Author Topic: Completed Soviet Union non-commemorative ruble coins  (Read 2669 times)

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Offline gxseries

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Completed Soviet Union non-commemorative ruble coins
« on: March 24, 2013, 12:24:58 PM »
Won the lot of them a while ago and forgot about them completely until I was doing a bit of clean up.

Some reckon that this is easy but I beg to differ. While the catalog values for each coin may not be very high, some years in particular from 1965 to 1973 are a lot tougher than what many think. You might be able to find many Soviet coins in junk coin lot including 50 kopek and some commemorative rubles but I have rarely seen hoards of rubles in such coin lot.

These days when I look at ebay, prices for a lot of the common XF+ ruble coins (1980s onwards) are commanding at least 5-10 dollars. Coins from the 60s to 70s are priced insane - some are asking for 30 - 50 dollars if not more.

I reckon it's A LOT easier to complete an entire set of Soviet commemorative coin set (excluding the Barcelona commemorative coins) instead of this non-commemorative ruble coins. As of why, I have no idea.

Here's a couple of photos:





With this, I have completed every single Soviet ruble coin that has been released excluding varieties. Maybe you have some of these in your collection?
« Last Edit: November 08, 2015, 12:36:58 PM by Niels »

Offline Figleaf

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Re: Completed Soviet Union non-commemorative ruble coins
« Reply #1 on: March 25, 2013, 08:22:50 PM »
Many years ago, I was walking around in a part of Singapore's Chinatown that disappeared not long after. On a fantastic, smelly, chaotic street market, I encountered a "stall" that was actually an old, wooden hand cart with a thick layer of coins at the bottom, covered in sticky grime.

Most of the coins were common or worse, but I grabbed a kilo or so of the better looking pieces. Among them, were quite a few Russian copper-nickel commemorative roubles. When I cleaned them, over half turned out to be proofs. At the time, the uncs would do the equivalent of €1.50 to 2 and the proofs were around €4.

He had many rouble circulation pieces as well, but I didn't check out the dates as I was (and still am) a type collector. Seeing how much trouble you have getting the dates of the circulation coins, I am grateful for that choice.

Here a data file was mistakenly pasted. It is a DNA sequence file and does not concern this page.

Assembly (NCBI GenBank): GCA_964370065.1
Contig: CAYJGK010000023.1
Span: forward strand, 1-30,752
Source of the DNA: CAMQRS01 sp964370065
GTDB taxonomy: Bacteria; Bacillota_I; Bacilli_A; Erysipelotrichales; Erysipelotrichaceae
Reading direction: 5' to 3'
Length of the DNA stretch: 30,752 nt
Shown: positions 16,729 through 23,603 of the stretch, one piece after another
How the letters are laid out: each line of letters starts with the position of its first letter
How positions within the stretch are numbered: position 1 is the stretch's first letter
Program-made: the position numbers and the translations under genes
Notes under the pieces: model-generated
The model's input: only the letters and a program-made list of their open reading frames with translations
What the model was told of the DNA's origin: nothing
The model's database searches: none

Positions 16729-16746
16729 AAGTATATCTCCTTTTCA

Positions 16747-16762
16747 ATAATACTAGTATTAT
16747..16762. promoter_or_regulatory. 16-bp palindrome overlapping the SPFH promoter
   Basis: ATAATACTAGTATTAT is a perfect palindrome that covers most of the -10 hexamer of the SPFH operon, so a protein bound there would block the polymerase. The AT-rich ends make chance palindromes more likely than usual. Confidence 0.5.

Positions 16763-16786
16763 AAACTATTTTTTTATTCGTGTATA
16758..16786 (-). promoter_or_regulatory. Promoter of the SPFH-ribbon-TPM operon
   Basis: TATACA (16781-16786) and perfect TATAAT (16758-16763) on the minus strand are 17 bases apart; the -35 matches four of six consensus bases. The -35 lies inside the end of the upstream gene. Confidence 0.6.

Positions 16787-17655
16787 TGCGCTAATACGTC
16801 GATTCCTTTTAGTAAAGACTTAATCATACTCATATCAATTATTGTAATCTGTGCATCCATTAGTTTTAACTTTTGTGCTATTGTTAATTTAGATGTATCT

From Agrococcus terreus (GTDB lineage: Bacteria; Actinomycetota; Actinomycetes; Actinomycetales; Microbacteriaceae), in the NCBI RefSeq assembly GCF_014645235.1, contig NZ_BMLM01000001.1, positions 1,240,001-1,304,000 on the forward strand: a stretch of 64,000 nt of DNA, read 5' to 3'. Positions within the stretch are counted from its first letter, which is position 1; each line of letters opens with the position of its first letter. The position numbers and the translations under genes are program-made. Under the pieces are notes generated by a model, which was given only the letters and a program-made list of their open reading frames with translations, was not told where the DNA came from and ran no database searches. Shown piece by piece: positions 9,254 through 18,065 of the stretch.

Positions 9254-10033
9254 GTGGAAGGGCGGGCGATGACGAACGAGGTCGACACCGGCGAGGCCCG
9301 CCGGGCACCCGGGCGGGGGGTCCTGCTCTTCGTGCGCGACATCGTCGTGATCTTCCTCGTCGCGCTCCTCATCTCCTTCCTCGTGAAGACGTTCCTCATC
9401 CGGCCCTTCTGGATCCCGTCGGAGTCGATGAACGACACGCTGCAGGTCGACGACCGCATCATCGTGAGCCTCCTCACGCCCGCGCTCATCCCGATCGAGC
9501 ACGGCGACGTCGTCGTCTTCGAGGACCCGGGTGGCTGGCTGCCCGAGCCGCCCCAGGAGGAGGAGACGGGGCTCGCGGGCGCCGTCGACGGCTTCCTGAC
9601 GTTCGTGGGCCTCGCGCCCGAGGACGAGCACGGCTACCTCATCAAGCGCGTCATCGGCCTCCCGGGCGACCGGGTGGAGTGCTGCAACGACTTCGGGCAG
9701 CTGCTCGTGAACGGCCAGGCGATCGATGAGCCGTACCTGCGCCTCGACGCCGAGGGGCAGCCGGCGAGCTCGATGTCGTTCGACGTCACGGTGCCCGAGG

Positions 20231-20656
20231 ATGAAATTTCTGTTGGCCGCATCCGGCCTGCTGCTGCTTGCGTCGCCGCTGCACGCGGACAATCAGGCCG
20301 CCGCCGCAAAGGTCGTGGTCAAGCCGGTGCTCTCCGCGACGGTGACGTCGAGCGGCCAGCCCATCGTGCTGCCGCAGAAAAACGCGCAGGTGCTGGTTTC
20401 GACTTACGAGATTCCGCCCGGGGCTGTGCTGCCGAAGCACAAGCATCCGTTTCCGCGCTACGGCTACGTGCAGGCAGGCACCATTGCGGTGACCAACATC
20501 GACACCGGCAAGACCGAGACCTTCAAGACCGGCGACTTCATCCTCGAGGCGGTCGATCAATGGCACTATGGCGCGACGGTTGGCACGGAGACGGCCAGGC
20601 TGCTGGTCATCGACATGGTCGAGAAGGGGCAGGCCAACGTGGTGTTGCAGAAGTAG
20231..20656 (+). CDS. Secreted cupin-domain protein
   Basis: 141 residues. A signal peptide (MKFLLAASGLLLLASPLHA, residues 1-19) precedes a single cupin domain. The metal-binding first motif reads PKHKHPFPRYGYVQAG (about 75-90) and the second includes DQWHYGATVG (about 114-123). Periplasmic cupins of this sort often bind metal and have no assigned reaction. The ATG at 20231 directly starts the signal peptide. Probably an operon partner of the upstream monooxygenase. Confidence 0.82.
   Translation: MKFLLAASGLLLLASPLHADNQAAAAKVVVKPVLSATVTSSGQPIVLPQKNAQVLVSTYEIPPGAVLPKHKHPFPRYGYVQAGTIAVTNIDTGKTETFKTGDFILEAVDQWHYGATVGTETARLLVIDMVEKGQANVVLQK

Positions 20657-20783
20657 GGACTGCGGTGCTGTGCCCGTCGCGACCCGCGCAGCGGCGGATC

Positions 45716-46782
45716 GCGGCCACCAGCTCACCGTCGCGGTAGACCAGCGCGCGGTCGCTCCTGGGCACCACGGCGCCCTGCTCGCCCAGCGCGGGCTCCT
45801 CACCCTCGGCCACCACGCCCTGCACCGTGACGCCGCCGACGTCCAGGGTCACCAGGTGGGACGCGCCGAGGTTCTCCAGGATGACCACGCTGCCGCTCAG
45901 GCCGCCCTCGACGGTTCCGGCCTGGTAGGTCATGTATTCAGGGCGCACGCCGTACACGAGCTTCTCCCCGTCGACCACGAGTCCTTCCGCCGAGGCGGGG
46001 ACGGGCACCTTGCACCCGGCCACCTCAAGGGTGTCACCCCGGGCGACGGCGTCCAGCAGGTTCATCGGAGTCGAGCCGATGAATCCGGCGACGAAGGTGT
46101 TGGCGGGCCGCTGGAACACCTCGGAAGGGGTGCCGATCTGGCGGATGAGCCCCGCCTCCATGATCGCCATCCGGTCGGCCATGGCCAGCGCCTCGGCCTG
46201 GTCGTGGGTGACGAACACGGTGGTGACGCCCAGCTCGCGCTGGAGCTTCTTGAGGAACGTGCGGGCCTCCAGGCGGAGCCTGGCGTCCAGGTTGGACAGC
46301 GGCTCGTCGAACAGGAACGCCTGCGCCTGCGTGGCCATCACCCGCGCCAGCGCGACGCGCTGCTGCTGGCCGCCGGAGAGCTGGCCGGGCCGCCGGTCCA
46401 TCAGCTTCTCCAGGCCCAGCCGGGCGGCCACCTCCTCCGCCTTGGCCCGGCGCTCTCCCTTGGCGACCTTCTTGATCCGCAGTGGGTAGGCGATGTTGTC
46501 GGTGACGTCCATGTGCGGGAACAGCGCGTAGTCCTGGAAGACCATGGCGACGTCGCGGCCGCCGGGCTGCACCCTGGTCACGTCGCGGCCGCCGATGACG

Peter
An unidentified coin is a piece of metal. An identified coin is a piece of history.

Offline ciscoins

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Re: Completed Soviet Union non-commemorative ruble coins
« Reply #2 on: March 31, 2013, 03:25:31 PM »
I reckon it's A LOT easier to complete an entire set of Soviet commemorative coin set (excluding the Barcelona commemorative coins) instead of this non-commemorative ruble coins. As of why, I have no idea.

The mintages of the commemorative roubles were much higher than of the regular ones. The majority of the commemorative roubles could be found in circulation during 2-3 weeks, and among the regular roubles you had a chance to find only 1964 and, sometimes, 1965 and 1966. And nothing else. Regular roubles of the 1970s from circulation (not from the mint sets) were sometimes even more expensive than 2 kopeks 1925 and 1927. Then, in 1990, the Central Bank emptied its storages, and the regular roubles of all the previous years appeared all together at once; but their quantity was still rather low.
Ivan
Moscow, Russia

Offline gxseries

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Re: Completed Soviet Union non-commemorative ruble coins
« Reply #3 on: March 31, 2013, 06:02:39 PM »
Ivan,
That would explain why the later year coins from 1980s onwards that I have seen for sale look aUNC. I guess the commemorative rubles were popular back then?

Are the mintage of general circulating Soviet coins other than commemorative coins still classified information?

Last question - would you happen to have an explaination of why the general circulation coins had different size from comemorative coins? For example the 1967 commemorative coins were struck in all different planchets from regular coins. This also applies to all ruble coins.

Offline ciscoins

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Re: Completed Soviet Union non-commemorative ruble coins
« Reply #4 on: March 31, 2013, 07:13:07 PM »
Ivan,
That would explain why the later year coins from 1980s onwards that I have seen for sale look aUNC. I guess the commemorative rubles were popular back then?

Among the collectors - yes, they were popular because they were the cheapest and the easiest to get. And for the circulation these commemorative coins were too big. The cashiers didn't have enough space in their cash drawers and easily got rid of them if you asked to give you the change with these coins.

Are the mintage of general circulating Soviet coins other than commemorative coins still classified information?

Yes. Current Russian leaders consider themselves the successors of Soviet leaders, so they don't want to make any Soviet secrets open. Even if this secrecy looks silly.

Last question - would you happen to have an explaination of why the general circulation coins had different size from comemorative coins? For example the 1967 commemorative coins were struck in all different planchets from regular coins. This also applies to all ruble coins.

No idea. Maybe they just wanted to make something special, unusual. And didn't think about the usability: for example, if I'm not mistaken, the commemorative coins could not be used in vending machines because they had different weight.
Ivan
Moscow, Russia